POPS) along with my daughter C.'s deterioration, I sensed impending implosion - the emotional sort. (My conversations were peppered with "I can't go on", "I'm going to have a breakdown", "I need help".) Certainly nothing that would land me in hospital.
But Friday night, I developed weird symptoms - extreme weakness, nausea, vomiting and low blood pressure - and reluctantly got into an ambulance. When the blood test results arrived and the ER doctor declared "You've had a cardiac event", I was shocked, distressed, blown away and frightened. Something along the lines of virus/dehydration was what I'd expected.
"When could I possibly have had one?" I asked him.
After an angiogram which, thank heavens, revealed clear arteries, the doctors settled on a probable diagnosis of Takotsubo Syndrome.
If you ever feel compelled to develop a heart problem, this is definitely the way to go. But, sorry guys, it's overwhelmingly a post-menopausal women's option.
For those of you caregivers desperate for respite, you can see some more info via Wikipedia about this relatively newly categorized (since 1998 in the West) cardiac syndrome.
And for you over-stressed guys, we'll see what the Hubby digs up. He's been single-handedly caring for both C. and home as well as visiting me every day. A perfect Takotsuba candidate were it not for his gender.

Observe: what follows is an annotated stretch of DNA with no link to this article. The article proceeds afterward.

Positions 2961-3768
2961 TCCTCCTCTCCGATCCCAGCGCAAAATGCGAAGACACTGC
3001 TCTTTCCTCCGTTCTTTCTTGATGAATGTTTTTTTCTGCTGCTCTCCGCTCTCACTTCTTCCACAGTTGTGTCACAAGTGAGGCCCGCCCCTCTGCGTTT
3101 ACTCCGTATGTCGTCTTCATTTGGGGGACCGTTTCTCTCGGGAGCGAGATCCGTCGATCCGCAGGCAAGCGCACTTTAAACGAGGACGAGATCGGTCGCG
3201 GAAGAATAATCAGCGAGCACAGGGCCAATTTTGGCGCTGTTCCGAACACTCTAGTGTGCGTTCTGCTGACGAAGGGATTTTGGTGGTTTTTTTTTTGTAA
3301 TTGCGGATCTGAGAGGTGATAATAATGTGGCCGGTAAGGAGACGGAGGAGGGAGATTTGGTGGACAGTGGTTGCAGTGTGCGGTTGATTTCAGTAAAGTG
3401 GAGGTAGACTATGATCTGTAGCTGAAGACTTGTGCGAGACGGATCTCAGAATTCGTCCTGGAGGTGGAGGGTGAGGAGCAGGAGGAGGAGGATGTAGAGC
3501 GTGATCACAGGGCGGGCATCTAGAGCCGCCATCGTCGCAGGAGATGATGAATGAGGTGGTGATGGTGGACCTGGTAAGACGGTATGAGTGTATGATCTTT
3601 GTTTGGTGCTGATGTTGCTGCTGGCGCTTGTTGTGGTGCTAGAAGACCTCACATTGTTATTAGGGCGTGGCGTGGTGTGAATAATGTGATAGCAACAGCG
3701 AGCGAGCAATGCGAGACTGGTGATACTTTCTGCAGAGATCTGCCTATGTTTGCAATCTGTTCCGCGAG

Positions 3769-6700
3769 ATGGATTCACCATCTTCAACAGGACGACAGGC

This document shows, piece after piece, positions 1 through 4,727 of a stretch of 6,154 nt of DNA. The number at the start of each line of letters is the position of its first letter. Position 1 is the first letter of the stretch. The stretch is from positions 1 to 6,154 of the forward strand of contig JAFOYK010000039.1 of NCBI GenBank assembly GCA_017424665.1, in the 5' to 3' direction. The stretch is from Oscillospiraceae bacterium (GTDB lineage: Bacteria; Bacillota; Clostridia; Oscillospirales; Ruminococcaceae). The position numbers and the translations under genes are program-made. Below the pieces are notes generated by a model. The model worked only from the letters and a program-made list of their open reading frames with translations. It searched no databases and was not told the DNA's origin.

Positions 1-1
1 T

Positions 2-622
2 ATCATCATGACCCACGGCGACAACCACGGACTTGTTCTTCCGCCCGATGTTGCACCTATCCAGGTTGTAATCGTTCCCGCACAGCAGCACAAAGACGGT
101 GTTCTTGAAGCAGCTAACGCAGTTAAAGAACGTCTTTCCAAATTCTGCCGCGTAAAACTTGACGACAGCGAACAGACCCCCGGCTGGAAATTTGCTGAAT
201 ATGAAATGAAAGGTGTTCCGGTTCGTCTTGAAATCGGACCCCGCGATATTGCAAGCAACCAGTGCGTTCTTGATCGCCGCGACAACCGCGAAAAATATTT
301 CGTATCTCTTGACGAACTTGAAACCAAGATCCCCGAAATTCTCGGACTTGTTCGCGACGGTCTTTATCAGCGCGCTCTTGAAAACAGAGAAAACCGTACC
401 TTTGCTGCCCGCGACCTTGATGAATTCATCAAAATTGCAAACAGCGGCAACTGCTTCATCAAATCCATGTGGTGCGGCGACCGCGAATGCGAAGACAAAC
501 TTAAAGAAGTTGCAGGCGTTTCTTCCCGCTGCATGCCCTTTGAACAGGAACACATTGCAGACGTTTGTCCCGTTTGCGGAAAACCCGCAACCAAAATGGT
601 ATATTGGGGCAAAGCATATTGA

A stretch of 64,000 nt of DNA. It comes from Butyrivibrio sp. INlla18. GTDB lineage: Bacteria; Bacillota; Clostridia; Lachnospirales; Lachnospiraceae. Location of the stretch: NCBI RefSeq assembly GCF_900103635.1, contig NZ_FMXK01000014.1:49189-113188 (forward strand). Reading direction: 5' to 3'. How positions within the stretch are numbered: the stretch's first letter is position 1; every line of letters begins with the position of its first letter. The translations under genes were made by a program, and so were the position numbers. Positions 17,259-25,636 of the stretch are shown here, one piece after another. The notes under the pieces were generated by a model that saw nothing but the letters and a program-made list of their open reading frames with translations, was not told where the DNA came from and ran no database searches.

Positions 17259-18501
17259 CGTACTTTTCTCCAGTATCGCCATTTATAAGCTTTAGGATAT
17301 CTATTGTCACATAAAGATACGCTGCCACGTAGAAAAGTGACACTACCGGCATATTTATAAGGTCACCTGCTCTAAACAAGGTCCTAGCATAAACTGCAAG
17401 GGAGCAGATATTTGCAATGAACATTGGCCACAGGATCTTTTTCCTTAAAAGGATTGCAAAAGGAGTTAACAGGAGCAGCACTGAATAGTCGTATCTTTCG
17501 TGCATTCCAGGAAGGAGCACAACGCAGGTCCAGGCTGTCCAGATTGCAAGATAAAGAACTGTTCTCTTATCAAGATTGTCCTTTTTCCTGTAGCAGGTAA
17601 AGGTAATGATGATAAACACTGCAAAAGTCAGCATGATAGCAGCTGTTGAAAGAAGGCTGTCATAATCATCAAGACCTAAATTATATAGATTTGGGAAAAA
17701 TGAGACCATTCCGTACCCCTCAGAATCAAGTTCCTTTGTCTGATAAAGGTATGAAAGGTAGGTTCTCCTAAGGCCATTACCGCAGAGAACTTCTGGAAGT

In the meantime C., treated only with CBD, is still keeping her seizure rate low - but don't forget that's top secret!
The Hubby also succeeded in getting a great sodium and potassium reading in C.'s latest blood test on Sunday so her dehydration is history. And while she's definitely not out of the gaunt range yet, the thin jawbone vein that had been bulging is no longer visible.
I'm looking forward to getting her back on her feet and feeding herself again - the two activities that have been omitted from her routine during my absence. I'm also struggling to get some home help from "the system" but so far only encountering voice messages.
Takotsuba is apparently a recurrent event in many cases - must somehow alter the reality here to prevent that.
This sketch of C. (above) helped me while away the hours in hospital.